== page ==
Beyond the Cast

Ohio BHA's Policy & Advocacy Committee hopes you follow our journey as we learn about the impacts of lead in hunting and angling, confront our own misconceptions about the subject, and consider voluntary and incremental adoptions of non-lead alternatives as we seek to become better stewards of our public lands and waters and encourage additional research and continued education and communication.

As anglers we have an innate connection to rivers, streams, lakes and the larger biotic community that provides those indescribable experiences of mingling our lives with fish for even a short period of time. Through those connections, we often develop a special sense of duty to preserve, protect, and look after the waters we hold dear. Many of us seek to reduce our impact on the environment while angling, but the reality is that sometimes there are unavoidable consequences in snagged lines, lost lures, broken logs and turned over rocks. However, there are steps that we can take to reduce our individual impacts and we can start right at the checkout counter. In recent years, there has been a call for the switch from lead to non-lead fishing tackle with the common loon being the posterchild for the movement. The truth is that some of the birds we enjoy seeing while on the water do occasionally ingest lead sinkers mistaking them for pebbles to be used in their gizzards. This mistaken identity problem can have deadly consequences for wildlife. Taking the initiative as anglers to continue our education on this issue is essential to maintaining our conservation heritage. In doing so, we stand to improve our perception within the broader outdoor community and ultimately improving the overall condition of the environments we enjoy.

It is no secret that the angling world is filled with advertisements pushing the latest fishing lures to help you catch the biggest fish in the lake. The clutter of advertisements and options results in a difficult decision – what bait, fly, or lure should I use?  Sorting through the many different options can be difficult by itself, let alone considering the impacts you may have beyond the cast. The disproportionate availability of lead options over non-lead can be staggering and frustrating. The sheer volume of lead sinkers purchased by anglers can be just as staggering - 4,000 tons of lead sinkers are purchased each year in the United States according to a study conducted by Dwayne Elmore, Kevin Allen, and Don Wolfe at Oklahoma State.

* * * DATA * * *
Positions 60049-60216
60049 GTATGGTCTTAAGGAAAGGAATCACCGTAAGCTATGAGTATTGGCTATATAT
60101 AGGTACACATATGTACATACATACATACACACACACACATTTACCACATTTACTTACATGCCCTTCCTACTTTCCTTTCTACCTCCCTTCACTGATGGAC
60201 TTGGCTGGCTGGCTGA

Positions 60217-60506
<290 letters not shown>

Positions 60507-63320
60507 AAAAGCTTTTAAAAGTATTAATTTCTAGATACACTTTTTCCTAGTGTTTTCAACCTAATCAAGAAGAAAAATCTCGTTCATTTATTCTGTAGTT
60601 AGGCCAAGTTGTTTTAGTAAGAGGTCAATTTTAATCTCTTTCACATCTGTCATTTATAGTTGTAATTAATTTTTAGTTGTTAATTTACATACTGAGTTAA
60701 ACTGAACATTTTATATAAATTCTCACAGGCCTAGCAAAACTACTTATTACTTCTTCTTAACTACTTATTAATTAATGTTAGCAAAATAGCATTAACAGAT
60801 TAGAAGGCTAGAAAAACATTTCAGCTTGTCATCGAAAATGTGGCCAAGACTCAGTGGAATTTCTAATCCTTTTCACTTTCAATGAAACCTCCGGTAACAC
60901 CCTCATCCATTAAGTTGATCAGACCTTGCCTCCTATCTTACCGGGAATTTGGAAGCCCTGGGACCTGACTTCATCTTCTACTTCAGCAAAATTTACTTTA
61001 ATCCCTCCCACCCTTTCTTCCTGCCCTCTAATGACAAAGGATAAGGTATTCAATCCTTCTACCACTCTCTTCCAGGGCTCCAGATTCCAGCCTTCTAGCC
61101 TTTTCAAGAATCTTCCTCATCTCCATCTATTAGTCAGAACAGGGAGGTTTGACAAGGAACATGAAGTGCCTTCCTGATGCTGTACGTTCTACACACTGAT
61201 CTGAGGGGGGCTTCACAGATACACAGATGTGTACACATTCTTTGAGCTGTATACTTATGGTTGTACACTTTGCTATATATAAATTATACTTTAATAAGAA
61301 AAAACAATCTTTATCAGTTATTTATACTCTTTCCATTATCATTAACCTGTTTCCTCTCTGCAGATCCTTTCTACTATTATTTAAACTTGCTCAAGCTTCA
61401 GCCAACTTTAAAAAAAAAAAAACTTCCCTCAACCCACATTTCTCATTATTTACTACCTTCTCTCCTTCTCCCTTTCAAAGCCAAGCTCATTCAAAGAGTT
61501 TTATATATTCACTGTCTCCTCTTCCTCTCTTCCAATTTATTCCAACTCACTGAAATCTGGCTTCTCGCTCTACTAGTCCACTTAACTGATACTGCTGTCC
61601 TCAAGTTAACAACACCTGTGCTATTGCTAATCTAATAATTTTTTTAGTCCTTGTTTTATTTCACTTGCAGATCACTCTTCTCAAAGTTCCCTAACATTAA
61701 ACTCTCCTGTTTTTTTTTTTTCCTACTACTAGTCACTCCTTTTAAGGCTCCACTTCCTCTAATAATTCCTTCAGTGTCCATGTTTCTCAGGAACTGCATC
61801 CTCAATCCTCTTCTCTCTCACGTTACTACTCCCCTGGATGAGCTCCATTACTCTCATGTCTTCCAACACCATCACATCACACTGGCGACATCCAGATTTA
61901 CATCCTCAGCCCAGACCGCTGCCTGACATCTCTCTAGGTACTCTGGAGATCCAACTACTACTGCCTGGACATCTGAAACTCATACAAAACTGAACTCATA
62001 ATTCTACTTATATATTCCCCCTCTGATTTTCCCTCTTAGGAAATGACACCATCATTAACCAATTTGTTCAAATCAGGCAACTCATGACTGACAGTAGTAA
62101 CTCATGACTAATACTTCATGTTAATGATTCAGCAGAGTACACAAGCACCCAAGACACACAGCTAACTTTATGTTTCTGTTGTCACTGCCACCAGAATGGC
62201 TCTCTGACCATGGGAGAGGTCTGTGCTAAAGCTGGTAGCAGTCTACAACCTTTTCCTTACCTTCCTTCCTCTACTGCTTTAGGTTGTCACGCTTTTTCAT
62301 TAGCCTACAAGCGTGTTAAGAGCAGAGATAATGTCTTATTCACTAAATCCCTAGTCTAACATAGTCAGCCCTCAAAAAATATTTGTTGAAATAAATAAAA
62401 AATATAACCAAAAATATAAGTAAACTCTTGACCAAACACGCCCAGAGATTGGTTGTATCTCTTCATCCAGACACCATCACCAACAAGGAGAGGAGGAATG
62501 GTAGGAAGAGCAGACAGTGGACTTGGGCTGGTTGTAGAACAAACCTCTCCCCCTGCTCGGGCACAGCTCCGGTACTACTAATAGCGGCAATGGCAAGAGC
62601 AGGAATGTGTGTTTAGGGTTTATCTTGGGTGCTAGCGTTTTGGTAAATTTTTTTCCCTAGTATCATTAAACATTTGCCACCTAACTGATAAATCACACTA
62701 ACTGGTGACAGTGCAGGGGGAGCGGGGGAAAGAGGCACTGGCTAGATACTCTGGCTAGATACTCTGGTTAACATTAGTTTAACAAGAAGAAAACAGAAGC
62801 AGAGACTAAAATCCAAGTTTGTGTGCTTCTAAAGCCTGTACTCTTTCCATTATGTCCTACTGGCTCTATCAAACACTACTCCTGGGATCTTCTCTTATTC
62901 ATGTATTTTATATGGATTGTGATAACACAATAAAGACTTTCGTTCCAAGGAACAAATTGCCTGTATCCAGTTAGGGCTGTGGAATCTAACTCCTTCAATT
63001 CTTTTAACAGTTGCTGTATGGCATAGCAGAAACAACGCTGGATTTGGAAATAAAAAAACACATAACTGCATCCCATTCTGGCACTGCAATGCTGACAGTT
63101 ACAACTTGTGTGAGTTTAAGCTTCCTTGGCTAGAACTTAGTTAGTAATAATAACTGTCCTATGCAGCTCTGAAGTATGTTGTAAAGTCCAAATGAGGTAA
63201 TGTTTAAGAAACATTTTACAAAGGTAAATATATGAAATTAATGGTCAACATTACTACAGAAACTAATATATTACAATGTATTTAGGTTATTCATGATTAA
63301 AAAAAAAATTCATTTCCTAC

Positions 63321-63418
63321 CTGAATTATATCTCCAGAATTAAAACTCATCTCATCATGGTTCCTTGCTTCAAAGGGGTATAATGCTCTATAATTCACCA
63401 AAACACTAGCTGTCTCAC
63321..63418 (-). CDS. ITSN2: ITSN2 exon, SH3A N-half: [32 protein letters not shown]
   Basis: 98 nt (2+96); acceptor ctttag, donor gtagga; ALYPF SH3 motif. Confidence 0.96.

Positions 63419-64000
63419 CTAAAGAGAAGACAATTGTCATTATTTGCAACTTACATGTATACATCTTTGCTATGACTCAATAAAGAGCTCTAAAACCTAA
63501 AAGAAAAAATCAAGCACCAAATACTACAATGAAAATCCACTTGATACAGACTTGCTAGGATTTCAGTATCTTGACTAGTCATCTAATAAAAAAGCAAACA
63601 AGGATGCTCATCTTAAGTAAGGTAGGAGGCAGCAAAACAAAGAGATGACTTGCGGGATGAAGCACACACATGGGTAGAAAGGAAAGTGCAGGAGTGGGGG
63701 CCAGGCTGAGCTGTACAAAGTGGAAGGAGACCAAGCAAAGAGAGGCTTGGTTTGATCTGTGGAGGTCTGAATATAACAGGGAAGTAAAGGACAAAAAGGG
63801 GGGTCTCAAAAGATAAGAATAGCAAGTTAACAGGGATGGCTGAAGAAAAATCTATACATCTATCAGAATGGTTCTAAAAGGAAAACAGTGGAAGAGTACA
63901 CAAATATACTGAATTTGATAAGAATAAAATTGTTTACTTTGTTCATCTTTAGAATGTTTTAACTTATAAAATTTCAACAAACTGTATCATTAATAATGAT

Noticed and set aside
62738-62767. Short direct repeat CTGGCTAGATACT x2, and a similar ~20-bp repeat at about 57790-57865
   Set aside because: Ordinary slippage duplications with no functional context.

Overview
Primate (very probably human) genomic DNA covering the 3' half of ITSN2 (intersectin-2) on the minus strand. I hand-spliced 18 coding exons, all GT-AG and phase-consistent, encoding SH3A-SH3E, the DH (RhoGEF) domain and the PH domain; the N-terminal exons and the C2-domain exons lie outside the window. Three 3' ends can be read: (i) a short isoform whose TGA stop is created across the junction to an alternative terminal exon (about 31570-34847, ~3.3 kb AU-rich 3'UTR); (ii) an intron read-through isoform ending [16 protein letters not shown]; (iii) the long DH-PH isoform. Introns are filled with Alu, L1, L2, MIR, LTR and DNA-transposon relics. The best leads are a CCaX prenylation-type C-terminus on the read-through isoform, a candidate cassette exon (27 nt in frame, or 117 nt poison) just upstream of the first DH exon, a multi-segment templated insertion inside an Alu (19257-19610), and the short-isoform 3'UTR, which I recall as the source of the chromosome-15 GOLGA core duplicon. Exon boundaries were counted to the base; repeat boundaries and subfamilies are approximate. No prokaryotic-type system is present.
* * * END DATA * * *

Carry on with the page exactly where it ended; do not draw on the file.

To be frank, outside of a few select organizations, the conservation movement has not been as culturally engrained in angling as it has been in hunting. The time has come to take a closer look at this. With fishing’s popularity enjoying a resurgence during the pandemic, we have an opportunity to learn about the effects of lead-based tackle alongside others that are new to the time-honored tradition. As we seek to become more responsible sportsmen and women, we realize that our journeys are a marathon not a sprint. We do not need to do a wholesale changeover of our complete tackle system tomorrow, but a few simple informed decisions today can influence buying decisions next time we head to the tackle shop. After a few years, we’ll be pleasantly surprised by how different our tackle boxes look. Manufacturers of fishing tackle have produced numerous non-lead alternatives that are currently available including steel, bismuth, tungsten, granite and tin. While the alternatives are often more expensive, incremental change to avoid the negative impacts of incidental lead contamination in the environment is well worth the extra investment.

For more information on voluntary programs, we encourage you to connect with the North American Non-Lead Partnership and don’t hesitate to engage with your state wildlife management agencies. They too need our support in navigating these sometimes-contentious issues. The Minnesota Pollution Control Agency keeps a list of retailers selling non-lead alternatives at You can also visit Google Scholar or other academic search engines to read peer-reviewed studies and explore the issue for yourself. The bottom line is that we owe it to ourselves, and those that follow us to make informed decisions.


About Ohio BHA Chapter

Our chapter is dedicated to serving the interests of conservation and access to clean public lands and waters. Through planning, collaboration, and dedication, we will make a difference.

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